3 Reasons Why You Need to Keep a Dive Log

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Beginner divers are always taught to keep a personal dive log.

Scuba Diver Life tells us that a typical log will consist of “the dive site, day and time of the dive, duration of the dive, depth, and perhaps things like water temperature, equipment used and sights seen.”

If you want to take your diving to the next level, it’s going to take more than just logging in the technical details. Here are reasons why every diver should take notes on every dive they make.

1. Documentation
The very obvious reason is for you to document your entire dive. Knowing how many dives you’ve made and having proof of it will make certifications and advancements easier. Furthermore, some certification levels require a minimum number of dives. The absence of a log will make it close to impossible to receive such merit.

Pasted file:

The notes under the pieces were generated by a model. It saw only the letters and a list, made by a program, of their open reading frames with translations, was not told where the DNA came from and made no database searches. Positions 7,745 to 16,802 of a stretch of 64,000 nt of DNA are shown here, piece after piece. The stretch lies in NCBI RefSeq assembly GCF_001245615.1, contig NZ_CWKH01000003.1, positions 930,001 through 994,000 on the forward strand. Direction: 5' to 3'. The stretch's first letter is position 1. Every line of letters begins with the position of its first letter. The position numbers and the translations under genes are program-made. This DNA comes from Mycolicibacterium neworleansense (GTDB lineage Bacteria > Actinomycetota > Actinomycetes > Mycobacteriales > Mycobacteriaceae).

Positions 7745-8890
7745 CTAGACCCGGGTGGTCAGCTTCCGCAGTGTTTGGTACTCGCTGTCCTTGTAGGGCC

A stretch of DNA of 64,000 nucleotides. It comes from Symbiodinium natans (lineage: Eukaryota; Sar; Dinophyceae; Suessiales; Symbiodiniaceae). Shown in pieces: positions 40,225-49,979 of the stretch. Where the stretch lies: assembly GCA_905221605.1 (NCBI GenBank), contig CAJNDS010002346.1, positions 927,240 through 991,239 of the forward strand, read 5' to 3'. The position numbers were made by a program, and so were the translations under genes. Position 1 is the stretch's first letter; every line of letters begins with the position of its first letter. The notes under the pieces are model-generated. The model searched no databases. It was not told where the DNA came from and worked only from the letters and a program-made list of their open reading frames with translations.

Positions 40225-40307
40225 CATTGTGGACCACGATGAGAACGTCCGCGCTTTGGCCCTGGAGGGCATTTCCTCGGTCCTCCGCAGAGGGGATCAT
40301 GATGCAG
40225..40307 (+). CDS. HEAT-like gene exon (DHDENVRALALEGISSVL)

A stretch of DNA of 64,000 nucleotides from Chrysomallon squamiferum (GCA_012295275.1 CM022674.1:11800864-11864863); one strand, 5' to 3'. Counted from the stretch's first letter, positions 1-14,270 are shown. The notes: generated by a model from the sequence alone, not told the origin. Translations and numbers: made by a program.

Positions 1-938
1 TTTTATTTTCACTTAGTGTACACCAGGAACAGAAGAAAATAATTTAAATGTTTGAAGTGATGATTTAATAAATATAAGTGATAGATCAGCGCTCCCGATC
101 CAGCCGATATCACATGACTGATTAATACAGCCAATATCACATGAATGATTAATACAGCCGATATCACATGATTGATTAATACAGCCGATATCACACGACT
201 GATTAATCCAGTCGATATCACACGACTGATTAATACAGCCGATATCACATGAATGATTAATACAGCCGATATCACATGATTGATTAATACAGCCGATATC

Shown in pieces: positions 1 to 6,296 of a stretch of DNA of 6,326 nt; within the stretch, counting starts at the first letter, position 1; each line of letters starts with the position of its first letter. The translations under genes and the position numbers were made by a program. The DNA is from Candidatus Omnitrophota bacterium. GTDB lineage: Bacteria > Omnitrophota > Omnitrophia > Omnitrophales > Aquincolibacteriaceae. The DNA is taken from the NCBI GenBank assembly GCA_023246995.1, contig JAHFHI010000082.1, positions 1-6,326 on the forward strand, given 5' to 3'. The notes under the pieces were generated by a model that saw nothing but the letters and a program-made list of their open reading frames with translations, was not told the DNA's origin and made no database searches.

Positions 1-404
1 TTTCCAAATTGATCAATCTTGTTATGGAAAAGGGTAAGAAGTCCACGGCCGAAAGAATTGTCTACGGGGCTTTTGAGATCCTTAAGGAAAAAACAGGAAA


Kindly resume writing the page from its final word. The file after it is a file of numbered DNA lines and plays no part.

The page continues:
2. Memory
A personal log helps us remember every diving experience we’ve encountered. From how deep we went to what sea creatures we came across with, it’s a wonderful thing to be able to preserve those fun memories. Just imagine when you get older, you will always have those logs to make you smile.

3. Equipment reference
Dives can vary from one location and depth to the next. Keeping a log gives us a better idea on the right equipment to use for your next dive. “If you dive in various locations around the world, and in various climates, a dive log takes the guesstimation out of the equation. Of course, things change, and perhaps you need less weight now than the last time you dove tropical waters in a 3 mm shorty, but at least you’ll know if your starting point should be five pounds or 15 pounds,” Scuba Diver Life says.

image source: scubadiverlife.com